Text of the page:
Last edited by charlie55 on Sat Jul 14, 2018 2:22 pm, edited 2 times in total.
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Re: Bystarters 101

Postby sctr199 » Sat Aug 30, 2014 4:24 pm

Very helpful information, thanks!
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Re: Bystarters 101

Postby 600dan » Wed Sep 17, 2014 8:40 pm

Outstanding description of enricher operation. Thank you
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Re: Bystarters 101

Postby Motomanic » Sat Jul 14, 2018 9:33 am

It would be great to be able to manually command the enricher. Would this be possible by installing a switch to cut off electricity to the heater?
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Re: Bystarters 101

Postby charlie55 » Sat Jul 14, 2018 12:14 pm

Motomanic wrote:It would be great to be able to manually command the enricher. Would this be possible by installing a switch to cut off electricity to the heater?


I don't see what's to be gained by doing so. No power means that it will never warm up and thus never stop "riching up" the mixture. I know that's not super awful, but why burn more fuel that you have to? On the other hand, if you could somehow always have it on (fully extended) you'd be fine, except for starting in cool/cold weather.

Personally, I'd prefer a totally manual choke - no worrying about whether or not the enricher is shot or not.

BTW, I don't know what happened to the diagrams I included in my post. I'll check later and see if I can get them to be visible again.
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Re: Bystarters 101

Postby charlie55 » Sat Jul 14, 2018 2:26 pm

Fixed the problem. Images are now visible.
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Re: Bystarters 101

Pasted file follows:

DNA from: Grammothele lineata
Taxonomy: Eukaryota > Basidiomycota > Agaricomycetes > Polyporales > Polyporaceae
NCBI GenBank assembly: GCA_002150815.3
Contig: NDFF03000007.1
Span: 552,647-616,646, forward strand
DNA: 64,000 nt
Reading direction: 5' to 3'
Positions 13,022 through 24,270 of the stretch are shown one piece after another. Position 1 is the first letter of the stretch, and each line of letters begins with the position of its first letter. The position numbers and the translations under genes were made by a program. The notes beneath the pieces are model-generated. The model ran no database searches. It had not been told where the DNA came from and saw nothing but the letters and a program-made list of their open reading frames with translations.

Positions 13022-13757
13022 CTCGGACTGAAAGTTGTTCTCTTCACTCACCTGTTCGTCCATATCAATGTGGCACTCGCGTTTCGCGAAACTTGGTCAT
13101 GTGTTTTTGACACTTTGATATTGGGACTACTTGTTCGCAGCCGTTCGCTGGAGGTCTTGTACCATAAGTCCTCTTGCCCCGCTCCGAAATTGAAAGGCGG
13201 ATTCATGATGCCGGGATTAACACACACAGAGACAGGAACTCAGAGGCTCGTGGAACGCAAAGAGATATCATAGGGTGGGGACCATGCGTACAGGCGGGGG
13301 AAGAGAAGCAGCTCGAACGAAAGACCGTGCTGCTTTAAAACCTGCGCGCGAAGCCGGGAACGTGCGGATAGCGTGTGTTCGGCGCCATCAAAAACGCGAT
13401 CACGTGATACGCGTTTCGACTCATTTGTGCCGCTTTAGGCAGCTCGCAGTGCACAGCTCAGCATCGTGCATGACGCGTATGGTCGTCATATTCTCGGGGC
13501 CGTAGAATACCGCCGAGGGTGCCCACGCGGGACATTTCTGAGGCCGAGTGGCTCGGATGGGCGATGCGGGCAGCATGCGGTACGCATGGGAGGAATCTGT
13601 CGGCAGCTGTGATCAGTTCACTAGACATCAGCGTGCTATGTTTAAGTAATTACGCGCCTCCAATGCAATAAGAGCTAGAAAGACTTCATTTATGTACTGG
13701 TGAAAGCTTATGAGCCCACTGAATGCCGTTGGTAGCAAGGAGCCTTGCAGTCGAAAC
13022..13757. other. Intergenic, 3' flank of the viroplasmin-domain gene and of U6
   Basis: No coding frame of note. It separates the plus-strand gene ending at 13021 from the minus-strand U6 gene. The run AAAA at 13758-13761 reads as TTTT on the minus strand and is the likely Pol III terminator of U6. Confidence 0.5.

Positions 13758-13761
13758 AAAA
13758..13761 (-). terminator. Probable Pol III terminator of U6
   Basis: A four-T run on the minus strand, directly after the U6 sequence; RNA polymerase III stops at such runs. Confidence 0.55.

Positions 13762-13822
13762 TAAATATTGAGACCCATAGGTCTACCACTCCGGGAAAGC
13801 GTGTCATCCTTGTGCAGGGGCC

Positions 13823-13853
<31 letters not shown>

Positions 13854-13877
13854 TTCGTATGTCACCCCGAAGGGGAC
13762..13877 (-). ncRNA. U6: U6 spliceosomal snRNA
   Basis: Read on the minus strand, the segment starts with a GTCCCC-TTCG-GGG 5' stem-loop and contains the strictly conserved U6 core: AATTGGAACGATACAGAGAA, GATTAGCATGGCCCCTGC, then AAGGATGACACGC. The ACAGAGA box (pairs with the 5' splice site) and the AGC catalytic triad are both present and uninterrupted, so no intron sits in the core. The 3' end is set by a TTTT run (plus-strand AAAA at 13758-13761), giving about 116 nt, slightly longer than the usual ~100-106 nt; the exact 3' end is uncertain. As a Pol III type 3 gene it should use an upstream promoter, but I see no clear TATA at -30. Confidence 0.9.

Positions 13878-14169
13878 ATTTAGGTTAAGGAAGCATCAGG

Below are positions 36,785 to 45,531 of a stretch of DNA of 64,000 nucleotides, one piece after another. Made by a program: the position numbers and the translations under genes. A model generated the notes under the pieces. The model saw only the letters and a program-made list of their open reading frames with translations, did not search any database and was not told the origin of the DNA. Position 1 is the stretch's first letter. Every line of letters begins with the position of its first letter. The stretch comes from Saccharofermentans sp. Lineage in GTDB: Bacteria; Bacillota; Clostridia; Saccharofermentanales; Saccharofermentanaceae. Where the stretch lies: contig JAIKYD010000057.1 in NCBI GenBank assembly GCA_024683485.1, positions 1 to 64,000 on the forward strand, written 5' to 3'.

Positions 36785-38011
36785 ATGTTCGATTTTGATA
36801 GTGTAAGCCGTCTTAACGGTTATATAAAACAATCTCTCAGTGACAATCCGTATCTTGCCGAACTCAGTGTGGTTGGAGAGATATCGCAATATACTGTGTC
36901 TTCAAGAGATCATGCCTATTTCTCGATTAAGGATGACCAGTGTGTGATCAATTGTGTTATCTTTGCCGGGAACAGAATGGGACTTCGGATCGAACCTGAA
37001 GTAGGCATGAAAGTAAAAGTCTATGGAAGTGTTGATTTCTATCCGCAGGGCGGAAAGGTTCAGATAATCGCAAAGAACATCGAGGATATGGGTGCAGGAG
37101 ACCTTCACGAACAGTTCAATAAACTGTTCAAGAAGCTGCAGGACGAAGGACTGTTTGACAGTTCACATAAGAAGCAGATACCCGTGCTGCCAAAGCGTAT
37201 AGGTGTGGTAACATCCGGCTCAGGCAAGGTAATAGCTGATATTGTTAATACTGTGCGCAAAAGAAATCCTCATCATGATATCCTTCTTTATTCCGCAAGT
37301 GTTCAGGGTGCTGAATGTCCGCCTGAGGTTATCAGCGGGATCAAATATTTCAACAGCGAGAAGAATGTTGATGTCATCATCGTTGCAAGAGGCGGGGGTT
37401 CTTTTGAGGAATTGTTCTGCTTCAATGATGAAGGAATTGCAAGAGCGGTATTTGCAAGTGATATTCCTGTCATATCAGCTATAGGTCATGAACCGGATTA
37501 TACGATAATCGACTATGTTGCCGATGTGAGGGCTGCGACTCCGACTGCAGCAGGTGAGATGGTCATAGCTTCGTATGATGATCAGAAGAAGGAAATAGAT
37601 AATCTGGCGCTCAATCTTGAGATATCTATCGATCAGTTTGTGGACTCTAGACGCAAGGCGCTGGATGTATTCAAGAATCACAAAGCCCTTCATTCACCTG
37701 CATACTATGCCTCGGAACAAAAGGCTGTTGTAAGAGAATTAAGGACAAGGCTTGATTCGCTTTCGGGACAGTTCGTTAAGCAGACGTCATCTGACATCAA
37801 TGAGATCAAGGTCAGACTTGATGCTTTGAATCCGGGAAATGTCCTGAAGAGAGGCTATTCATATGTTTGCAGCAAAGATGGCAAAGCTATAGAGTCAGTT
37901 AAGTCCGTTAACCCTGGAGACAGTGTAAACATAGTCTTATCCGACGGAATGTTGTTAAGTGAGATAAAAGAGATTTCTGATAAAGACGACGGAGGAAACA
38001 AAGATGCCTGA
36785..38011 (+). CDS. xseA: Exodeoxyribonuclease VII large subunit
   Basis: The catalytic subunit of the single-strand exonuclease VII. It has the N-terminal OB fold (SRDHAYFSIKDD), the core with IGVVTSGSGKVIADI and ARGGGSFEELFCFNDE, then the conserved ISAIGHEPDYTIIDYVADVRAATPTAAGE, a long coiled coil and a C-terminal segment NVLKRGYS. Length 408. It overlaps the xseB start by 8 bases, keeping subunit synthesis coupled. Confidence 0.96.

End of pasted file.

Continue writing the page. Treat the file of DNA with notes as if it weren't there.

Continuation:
Postby Dan_Lockwood » Sun Jul 15, 2018 9:40 am

So the heater is AC powered from the flywheel... Didn't think about that.

I always figured it was DC, but wondered why they would not heat up with just the key on. The AC power makes sense as it requires the motor to be turning to create the voltage for the heater. This way the key can be on for many minutes without "heating" up the heater.

Most carbs like Mikuni and other Asian carbs have used enriching mechanisms for many decades. This is why opening the throttle when trying to start somewhat defeats the purpose of the enrichment circuit. So don't open the throttle when starting cold, you'll drop the low air pressure flow through the bleed ports of the bystarter circuit.

Thanks for the tutorial, very good.
Dan

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'98 Red Helix
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Re: Bystarters 101

Postby kenyrider » Thu Jul 19, 2018 1:35 pm

i think this is exactly the problem my scooter has been having. i think im going to replace the autobystarter since its only 30-40 bucks.
i though this piece was mostly just about starting. mine starts fine, colder mornings.. but then bogs bogs bogs. i think it gets stuck in cold mode and its overloading the carb with fuel. im burning through gas noticeably faster, but the worse part is loss of power.
the kicker is after work this summer, 95 plus degress, it runs FINE. get on the highway at 4 and it rips right up to 72 and runs smooth as can be for the ten miles to pick up my kid. turn it off for ten minutes, go back out, starts and stalls or stops completely. then the rest of the ride wastes gas, backfires, and dogs. its been doing this for the better part of a year now so it CAN'T be the fuel pump, it wouldve had to have died by now! i replaced the spark plug, carbuerator insulator boot that holds carb to block, and the ignition coil, all to no avail.